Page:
Northwest Asian Weekly
The Asian Weekly is proud to recognize both Ming-Ming Tung-Edelman and Chinese American Citizens Alliance (CACA) as top contributors.
Tung-Edelman masters and manages an unusual variety of tasks.
She is a pharmacologist at the busy Polyclinic in Seattle, where she deals with anything related to pharmacology and prescriptions. She is also avidly interested in working with young children with her company Mimibug. But, this summer, she was mostly busy with something else.
She was one of the prime (if not main) organizers of the 53rd Biennial Convention held Aug. 6-9 – an impressive responsibility.
CACA was founded in 1895 by a group of Chinese Americans in San Francisco. Since its inception, the alliance has played a role in many civil rights milestones – including the Magnuson Act, which repealed the Chinese Exclusion Act of 1882, and supporting the Civil Rights Act of 1965. CACA has now grown to 18 chapters across the country with a national board of representatives.
And the Seattle chapter, the youngest chapter, is spearheaded by Tung-Edelman.
“CACA is a united voice for Chinese Americans to protect our civil rights and interests,” said Tung-Edelman.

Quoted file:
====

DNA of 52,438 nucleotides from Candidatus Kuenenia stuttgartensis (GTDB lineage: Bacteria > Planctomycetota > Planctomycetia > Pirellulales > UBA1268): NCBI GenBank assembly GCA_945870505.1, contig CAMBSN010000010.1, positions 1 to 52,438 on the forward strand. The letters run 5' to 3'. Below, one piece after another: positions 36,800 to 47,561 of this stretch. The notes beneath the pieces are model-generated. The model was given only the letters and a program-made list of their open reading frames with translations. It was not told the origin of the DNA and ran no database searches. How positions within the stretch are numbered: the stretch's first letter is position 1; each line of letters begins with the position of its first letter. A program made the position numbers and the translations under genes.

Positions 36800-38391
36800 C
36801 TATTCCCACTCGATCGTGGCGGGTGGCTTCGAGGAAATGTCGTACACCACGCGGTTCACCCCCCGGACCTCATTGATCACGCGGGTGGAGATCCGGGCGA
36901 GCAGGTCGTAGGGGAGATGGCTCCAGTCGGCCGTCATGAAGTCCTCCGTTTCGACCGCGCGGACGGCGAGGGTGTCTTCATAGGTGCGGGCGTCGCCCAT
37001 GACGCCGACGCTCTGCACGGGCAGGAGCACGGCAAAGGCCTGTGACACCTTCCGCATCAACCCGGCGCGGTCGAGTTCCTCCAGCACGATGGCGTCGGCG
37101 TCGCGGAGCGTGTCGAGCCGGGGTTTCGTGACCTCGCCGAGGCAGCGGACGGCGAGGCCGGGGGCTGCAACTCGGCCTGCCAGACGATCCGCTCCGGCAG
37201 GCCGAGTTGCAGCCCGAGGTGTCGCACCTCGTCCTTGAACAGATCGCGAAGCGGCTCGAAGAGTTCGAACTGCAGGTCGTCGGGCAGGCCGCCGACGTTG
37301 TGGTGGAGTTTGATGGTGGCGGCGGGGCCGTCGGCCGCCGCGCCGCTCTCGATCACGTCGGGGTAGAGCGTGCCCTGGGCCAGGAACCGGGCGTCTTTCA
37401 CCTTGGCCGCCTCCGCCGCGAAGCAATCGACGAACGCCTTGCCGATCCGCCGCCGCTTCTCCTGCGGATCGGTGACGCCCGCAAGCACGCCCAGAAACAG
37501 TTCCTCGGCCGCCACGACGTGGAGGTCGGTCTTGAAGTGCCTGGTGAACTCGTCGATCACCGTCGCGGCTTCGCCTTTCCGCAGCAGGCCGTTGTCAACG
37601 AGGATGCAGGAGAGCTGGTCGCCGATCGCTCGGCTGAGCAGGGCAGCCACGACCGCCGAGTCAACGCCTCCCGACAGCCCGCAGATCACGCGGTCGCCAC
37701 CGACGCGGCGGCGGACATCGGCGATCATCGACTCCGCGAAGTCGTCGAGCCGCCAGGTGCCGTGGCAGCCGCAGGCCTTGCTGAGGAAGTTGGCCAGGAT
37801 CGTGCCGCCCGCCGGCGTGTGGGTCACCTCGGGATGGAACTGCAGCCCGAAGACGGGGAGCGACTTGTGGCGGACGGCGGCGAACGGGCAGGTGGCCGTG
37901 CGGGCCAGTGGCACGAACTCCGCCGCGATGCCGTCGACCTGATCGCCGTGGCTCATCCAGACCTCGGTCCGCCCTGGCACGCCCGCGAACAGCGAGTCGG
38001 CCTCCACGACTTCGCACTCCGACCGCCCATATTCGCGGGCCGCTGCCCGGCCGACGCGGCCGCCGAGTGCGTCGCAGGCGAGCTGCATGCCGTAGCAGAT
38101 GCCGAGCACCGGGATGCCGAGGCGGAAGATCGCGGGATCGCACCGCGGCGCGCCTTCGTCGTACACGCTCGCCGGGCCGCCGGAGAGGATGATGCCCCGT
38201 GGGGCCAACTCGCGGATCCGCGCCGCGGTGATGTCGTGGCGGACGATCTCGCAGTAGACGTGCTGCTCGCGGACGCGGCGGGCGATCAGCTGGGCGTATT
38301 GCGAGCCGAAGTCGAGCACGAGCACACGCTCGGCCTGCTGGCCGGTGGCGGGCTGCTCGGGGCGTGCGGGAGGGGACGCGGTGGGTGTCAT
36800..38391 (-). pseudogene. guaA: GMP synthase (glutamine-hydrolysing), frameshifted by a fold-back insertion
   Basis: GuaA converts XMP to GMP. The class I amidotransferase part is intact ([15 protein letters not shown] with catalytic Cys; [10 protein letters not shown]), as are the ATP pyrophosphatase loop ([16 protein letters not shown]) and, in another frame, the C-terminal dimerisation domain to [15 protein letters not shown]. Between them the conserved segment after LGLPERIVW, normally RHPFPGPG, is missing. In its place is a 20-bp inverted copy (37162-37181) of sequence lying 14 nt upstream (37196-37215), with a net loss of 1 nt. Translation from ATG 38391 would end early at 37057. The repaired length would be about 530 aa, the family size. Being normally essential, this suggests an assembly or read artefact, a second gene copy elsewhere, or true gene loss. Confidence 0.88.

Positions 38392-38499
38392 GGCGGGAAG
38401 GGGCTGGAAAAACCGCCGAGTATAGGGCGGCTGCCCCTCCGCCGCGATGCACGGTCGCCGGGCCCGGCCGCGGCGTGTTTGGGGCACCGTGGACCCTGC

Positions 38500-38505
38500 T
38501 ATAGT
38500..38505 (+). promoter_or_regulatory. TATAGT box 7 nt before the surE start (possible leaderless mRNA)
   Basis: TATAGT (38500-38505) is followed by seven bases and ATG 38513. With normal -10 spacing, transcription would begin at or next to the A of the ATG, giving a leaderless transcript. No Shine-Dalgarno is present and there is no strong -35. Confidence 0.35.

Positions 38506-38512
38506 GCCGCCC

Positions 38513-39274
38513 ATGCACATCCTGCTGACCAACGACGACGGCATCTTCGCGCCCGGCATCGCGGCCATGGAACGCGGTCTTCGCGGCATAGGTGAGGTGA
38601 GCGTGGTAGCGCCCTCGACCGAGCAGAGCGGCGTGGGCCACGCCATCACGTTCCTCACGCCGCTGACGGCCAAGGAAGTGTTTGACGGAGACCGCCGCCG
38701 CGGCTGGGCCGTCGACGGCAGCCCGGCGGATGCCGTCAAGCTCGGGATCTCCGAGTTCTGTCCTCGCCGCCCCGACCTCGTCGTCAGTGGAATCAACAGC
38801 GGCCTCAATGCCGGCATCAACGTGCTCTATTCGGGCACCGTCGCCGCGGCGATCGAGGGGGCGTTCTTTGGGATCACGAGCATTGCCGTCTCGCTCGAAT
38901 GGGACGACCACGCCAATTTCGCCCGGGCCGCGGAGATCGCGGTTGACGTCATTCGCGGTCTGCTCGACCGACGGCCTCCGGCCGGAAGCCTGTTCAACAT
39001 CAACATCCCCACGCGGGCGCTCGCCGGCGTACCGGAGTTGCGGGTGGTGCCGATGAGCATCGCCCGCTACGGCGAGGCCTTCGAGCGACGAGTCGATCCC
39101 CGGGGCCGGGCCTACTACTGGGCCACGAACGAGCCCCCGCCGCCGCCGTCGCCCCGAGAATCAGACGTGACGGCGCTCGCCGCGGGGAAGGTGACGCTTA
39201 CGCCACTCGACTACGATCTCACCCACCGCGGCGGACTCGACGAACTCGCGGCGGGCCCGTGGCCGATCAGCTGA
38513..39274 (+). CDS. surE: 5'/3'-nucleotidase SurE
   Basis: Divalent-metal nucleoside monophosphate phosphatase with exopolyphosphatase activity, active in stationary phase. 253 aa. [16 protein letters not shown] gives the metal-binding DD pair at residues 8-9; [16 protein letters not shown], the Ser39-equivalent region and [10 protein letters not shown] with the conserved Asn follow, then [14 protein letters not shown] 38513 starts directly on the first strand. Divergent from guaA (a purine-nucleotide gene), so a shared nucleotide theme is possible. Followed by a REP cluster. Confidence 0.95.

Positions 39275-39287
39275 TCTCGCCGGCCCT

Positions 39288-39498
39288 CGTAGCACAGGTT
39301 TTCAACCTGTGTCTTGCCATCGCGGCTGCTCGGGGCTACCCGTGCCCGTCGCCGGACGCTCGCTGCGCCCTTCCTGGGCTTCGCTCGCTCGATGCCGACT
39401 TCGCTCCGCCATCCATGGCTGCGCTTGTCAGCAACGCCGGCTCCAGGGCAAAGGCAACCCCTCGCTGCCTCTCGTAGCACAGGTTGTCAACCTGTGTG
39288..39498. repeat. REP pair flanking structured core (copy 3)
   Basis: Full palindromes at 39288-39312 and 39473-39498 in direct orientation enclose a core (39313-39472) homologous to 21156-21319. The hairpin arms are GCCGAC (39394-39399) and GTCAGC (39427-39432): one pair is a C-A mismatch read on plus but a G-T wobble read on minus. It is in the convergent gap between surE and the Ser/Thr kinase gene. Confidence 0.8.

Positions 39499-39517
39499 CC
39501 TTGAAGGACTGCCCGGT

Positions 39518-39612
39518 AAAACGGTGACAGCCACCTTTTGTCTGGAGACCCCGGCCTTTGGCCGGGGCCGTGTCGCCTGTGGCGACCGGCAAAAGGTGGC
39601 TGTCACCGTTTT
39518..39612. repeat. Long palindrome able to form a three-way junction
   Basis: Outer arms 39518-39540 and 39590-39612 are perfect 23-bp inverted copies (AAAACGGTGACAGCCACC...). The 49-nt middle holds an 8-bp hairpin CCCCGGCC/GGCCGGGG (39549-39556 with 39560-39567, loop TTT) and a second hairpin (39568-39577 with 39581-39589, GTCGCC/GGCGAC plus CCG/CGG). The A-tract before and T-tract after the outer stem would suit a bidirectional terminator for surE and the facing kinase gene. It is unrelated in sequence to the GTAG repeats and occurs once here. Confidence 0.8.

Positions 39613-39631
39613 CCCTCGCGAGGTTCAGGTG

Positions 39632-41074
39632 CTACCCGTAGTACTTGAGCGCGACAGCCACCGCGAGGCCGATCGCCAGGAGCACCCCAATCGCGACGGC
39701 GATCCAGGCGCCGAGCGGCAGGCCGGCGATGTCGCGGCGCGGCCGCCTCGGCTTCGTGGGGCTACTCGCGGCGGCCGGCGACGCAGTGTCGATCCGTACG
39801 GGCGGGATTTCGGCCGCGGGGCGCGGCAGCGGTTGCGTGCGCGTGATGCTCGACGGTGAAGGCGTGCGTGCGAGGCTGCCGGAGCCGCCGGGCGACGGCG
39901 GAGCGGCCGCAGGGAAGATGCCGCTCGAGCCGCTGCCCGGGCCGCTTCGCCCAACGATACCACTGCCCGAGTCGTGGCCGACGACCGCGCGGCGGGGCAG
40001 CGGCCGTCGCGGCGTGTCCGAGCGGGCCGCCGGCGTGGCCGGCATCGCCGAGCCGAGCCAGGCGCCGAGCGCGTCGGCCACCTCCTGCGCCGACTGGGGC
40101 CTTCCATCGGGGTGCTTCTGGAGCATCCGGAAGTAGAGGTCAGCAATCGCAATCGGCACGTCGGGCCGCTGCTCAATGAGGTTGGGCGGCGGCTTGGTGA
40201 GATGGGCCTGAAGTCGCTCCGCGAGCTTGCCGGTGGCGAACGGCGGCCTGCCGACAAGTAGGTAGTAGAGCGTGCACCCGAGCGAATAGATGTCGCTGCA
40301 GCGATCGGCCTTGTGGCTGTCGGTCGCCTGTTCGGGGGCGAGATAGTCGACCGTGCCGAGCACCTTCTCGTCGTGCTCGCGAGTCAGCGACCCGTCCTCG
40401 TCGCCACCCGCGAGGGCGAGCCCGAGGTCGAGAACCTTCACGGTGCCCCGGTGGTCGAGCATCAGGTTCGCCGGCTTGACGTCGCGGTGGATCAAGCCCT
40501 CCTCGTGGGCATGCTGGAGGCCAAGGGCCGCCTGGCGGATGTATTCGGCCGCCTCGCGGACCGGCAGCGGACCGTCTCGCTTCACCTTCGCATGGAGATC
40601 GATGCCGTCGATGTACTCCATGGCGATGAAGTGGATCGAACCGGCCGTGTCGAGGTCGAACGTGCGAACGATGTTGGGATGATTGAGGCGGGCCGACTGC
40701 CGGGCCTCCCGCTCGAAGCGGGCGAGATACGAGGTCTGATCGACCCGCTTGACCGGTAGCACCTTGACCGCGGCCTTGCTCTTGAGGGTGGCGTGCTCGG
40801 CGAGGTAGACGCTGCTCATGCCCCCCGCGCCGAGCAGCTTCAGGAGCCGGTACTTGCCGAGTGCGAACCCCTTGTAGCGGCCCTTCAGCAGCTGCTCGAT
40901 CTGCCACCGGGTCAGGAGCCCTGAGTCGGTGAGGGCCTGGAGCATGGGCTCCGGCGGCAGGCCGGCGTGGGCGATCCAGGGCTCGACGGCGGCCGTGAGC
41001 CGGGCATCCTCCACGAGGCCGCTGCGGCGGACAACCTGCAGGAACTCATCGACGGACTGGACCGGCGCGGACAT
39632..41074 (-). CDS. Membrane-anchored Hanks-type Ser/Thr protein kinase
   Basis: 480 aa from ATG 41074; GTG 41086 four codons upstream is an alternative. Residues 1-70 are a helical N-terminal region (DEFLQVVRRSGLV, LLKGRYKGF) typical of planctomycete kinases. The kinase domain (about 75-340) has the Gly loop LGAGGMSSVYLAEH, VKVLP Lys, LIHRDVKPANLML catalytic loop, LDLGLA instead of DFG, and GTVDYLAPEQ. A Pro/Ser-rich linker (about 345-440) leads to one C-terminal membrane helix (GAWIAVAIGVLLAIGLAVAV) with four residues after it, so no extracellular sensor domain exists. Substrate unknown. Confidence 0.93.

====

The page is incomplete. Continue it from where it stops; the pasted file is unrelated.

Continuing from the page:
“We have been lobbying in D.C. every year – topics ranging from immigration reform, historical preservation, more Asian judicial nominations, and a Medal of Honor to be granted to the late Kirk Lee.”
Tung-Edelman proposed that Seattle’s natural beauty, civically engaged residents, and large thriving Asian community would appeal to the national audience. The proposal worked. Seattle was picked for the convention.
Tung-Edelman said Jerry Lee encouraged her all along to get the convention held in Seattle. Lee was the honorary chair of the 53rd Biennial National Convention. He also hosted a lunch at Anthony’s for the delegates on Aug. 6. This was a real honor for the city because Seattle is the “newbie” chapter.
Tung-Edelman said she worked on the bid two years ago and had been working to organize the convention. More than 140 Chinese delegates came from all over the United States.
“It’s interesting to meet fourth- generation Chinese Americans who speak with a Texas accent, coming in with cowboy hats and boots.” She found it inspiring to meet Chinese Americans with diverse backgrounds from all over the country. The convention’s theme was “Inspiration, Integration, Interaction.”
The highlights of the convention included a tour of the Chinatown International District and the Wing Luke Asian Museum, organized by community advocate Bettie Luke. Workshops on researching railway workers’ lives and historic preservation were conducted.
Tung-Edelman said there are a lot of railway workers’ descendants in the Unites States. The convention addressed the 150th anniversary of railroad building in the United States. A section on mental health was taught at the Asian Counseling and Referral Service.
When she’s not busy organizing national events, perhaps Tung-Edelman can offer tips regarding pharmacology. (end)
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